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      Early leukocytosis in trauma patients: what difference does it make?

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      Female, Glasgow Coma Scale, Humans, Injury Severity Score, Length of Stay, Leukocyte Count, Leukocytosis, ethnology, etiology, Linear Models, Male, Trauma Centers, Wounds and Injuries, blood, complications, therapy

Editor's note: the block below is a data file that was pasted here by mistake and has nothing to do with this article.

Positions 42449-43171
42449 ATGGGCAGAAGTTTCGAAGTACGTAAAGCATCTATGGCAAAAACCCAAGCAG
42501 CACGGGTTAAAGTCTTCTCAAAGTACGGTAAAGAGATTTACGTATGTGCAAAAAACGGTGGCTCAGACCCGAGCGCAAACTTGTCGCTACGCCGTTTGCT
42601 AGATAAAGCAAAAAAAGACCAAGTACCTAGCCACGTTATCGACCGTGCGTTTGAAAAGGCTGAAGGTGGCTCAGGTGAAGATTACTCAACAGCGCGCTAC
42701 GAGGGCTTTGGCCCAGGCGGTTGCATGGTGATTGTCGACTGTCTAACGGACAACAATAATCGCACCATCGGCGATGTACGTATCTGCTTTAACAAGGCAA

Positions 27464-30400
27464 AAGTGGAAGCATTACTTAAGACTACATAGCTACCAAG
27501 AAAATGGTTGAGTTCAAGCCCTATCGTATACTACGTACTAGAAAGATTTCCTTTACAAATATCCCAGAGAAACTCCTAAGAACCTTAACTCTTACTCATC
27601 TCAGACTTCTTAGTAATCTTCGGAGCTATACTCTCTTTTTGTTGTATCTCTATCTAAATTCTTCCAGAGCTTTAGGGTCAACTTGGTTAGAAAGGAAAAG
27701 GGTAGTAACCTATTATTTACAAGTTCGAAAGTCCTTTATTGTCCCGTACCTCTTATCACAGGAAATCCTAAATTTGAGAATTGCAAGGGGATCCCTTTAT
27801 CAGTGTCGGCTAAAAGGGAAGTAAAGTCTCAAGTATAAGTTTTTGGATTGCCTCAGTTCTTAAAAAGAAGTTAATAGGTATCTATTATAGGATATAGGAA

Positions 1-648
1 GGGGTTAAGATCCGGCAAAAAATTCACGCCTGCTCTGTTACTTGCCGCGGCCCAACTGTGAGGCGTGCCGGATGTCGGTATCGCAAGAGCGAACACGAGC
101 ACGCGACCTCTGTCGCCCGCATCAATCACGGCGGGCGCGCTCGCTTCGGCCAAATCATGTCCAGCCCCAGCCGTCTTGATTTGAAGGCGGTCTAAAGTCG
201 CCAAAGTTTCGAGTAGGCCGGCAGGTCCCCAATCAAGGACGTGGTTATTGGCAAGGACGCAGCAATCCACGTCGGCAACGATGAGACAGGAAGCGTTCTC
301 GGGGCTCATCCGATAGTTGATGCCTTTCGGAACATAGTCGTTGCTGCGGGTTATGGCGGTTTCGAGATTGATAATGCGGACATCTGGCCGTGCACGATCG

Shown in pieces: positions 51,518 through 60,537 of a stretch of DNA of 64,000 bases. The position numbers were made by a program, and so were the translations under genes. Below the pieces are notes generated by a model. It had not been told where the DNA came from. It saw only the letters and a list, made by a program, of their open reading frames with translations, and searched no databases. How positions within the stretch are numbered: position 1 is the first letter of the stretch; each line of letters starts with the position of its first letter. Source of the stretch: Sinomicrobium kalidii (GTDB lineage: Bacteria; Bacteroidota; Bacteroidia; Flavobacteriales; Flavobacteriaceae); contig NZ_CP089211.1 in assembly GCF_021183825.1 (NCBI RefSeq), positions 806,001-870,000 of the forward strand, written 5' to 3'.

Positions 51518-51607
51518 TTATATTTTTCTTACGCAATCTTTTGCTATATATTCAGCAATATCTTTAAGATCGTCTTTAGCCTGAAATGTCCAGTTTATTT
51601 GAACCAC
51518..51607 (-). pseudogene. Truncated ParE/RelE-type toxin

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          To determine the association of the admission white blood cell count in trauma patients with demographics, severity and mechanism of injury, and need for therapeutic intervention. Evaluation of prospectively collected registry data (admissions to a Level I trauma center in 2001). Differences in mean white blood cell count on admission were evaluated with t tests. Multiple linear regressions were performed with forward stepwise selection of variables. Of the 882 patients admitted for greater than 24 hours, white blood cell count was available for 786. Variations in white blood cell count were noted on bivariate analysis among different races, injury mechanisms and severities, Glasgow Coma Scores, blood pressures, and between patients requiring early transfusions versus those who did not. No difference was noted between patients who went to the operating room in the first 24 hours versus those who did not, or for patients who died in the hospital. On multiple linear regression analyses, only ISS greater than 15, GCS less than or equal to 8, and white race were associated with increases in white blood cell count. Leukocytosis was found not to be associated with mechanism of injury, specific organ injury, shock on admission, or the need for transfusion or surgery. Variations in white blood cell count in trauma patients are associated with race and injury severity, but they are not beneficial in predicting the need for volume resuscitation, transfusion, or surgery.

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